No apportionment here: TEML, now Kingston Midstream, has room on its pipeline

Coastal export pipelines benefit producers, which then benefits local pipeline company

Weyburn – At the Saskatchewan Oil and Gas Show, Tundra Energy Marketing Ltd. (TEML) staff were handing out chocolate bars implying a rebranding of their company would be coming soon. That came two weeks later, on June 17, when the company was renamed Kingston Midstream.

The company has made it a practice of having their president and CEO attend the oil show in recent years, and this year was no different. Jim Hand, who recently took over the reigns of the top job, spoke to Pipeline Newson June 5. He was joined by Peter Forrester, vice-president, commercial, corporate and regulatory.

Hand said it was a fantastic show. “To get two premiers, to talk over lunch, who are that supportive, of our industry? Frankly, it energizes me,” he said.

“For me, this is my first time at the show. Kevin Armstrong (vice-president, operations) has been showing me around, introducing me to a lot of folks, because I’ve only been with TEML for a little over half a year now. This was really my first opportunity to meet a lot of our suppliers and some of our customers.”

“It’s going great,” Hand said, when asked how things are going.

He noted they’ve made some changes, with Armstrong now as vice president of operations in Estevan. “He knows everyone, and has been around for decades.”

“We’re finishing some of the integration with some of the Enbridge folks with some of the Tundra folks, and getting our team where we want it, to position us for future success.”

“We’re adding some positions, like our supply chain and HSE, trying to centralize those to basically manage our business and leverage it across shared services. But for the most part, people in the Estevan area are still in the Estevan area.”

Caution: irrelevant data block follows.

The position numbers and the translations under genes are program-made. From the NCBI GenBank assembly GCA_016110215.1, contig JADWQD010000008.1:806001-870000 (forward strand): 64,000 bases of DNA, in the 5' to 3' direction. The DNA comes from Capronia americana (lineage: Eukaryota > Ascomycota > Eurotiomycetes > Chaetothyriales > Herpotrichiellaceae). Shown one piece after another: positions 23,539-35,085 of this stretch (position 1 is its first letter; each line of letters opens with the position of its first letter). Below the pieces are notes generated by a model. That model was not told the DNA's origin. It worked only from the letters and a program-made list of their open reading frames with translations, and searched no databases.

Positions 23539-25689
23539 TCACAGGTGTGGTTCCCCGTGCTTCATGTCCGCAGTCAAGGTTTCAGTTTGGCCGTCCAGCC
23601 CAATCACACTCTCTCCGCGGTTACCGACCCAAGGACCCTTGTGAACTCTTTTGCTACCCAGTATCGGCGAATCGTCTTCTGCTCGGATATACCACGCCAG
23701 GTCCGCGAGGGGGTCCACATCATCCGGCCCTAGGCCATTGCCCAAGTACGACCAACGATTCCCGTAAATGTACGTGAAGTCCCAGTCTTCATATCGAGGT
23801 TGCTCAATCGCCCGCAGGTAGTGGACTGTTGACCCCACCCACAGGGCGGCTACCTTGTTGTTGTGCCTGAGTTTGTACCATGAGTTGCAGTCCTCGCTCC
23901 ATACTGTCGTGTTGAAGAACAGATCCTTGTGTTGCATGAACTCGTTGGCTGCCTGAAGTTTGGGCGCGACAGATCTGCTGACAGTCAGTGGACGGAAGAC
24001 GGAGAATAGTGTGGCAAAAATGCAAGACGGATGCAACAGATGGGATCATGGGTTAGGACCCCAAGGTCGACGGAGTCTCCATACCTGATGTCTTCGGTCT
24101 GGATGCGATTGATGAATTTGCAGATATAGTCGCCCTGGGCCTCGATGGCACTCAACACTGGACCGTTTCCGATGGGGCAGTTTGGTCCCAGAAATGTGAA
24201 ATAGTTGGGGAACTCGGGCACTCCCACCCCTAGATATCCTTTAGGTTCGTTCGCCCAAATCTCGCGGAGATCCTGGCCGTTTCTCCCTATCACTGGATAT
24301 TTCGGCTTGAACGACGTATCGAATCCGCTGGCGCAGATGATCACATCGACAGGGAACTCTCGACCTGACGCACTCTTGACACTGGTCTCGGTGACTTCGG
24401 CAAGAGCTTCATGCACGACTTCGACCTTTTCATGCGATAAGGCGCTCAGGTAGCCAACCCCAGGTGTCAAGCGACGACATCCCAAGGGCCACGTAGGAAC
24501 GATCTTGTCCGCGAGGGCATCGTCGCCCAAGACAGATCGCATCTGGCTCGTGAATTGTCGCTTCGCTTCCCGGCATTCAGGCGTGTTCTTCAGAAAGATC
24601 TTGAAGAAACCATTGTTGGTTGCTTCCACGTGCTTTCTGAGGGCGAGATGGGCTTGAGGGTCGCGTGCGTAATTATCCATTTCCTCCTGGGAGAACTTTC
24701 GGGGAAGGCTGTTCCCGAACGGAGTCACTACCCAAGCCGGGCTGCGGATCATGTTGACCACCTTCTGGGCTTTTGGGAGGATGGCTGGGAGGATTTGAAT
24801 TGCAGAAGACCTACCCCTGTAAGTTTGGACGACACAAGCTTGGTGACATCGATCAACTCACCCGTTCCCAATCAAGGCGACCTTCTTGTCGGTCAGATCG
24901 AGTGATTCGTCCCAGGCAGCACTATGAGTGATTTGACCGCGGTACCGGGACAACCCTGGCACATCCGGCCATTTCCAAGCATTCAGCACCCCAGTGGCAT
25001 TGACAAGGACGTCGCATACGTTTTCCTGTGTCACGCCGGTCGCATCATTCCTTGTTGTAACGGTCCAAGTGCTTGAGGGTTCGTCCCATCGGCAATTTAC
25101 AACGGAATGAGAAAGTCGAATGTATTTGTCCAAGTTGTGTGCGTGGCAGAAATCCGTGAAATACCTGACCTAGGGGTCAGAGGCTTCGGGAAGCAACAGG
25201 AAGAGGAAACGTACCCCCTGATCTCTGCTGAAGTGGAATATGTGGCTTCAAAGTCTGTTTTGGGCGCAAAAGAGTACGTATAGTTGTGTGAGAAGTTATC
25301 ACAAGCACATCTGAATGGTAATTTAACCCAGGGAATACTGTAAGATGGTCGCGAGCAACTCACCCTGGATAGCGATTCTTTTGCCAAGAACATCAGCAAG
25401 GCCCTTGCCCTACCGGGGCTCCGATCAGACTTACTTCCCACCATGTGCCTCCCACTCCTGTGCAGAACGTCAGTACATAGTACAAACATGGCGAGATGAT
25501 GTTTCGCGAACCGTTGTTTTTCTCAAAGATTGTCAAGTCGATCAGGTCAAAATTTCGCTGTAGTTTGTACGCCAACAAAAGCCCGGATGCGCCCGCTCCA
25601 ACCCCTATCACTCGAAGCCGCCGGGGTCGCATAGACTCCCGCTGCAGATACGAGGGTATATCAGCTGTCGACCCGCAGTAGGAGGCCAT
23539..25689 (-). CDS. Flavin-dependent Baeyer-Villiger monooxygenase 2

The national discourse has often referred to a shortage of pipeline capacity. But in southeast Saskatchewan, where currently all oil is shipped on the now-Kingston Midstream system and none is going by rail, there is no shortage.

“That’s right,” Hand said. “If you’re downstream of Kerrobert, you’re not typically getting apportioned on the Enbridge Mainline.”

Apportionment is the practice of pipeline companies limiting how much can be shipped on their system, as the demand outstrips the shipping capacity. The Kingston Midstream system ties into the Enbridge Mainiline at Cromer, Man. 

“Most of the bottleneck is upstream of us, which is a big advantage to the producers of southeast Saskatchewan and southwest Manitoba. They’re not dealing with the same apportionment issues as the people upstream, in Alberta.”

There has been short-term apportionment on their system in the past, typically when a refinery goes into turnaround downstream, but not the long-term apportionment of what has been going on recently.

“We have room on our Westspur pipeline, and the Enbridge Mainline has room from Cromer, downstream. So we’re encouraging producers to drill more wells and bring on more production, and we need to help connect them to the system.”

Enbridge noted in an email on June 26, "The space on the Enbridge Mainline system past Cromer varies and is dependent on pricing and market dynamics."

Forrester said, “Just recognize, from a commercial perspective for producers in Saskatchewan, it’s not pipeline capacity on TEML which is an issue, it’s the takeaway capacity from Canada which is depressing prices. So every single day we don’t have pipeline capacity to international markets, we’re discounting our crude, in Saskatchewan and everywhere across Canada.”

Saskatchewan discounts are as bad as what the oilsands have seen, according to Hand. “Not like the oilsands discount. WCS, Western Canadian Select, sees a heavy discount, whereas the LSB crude that’s mostly from our area sees less. It’s still below WTI (West Texas Intermediate), though.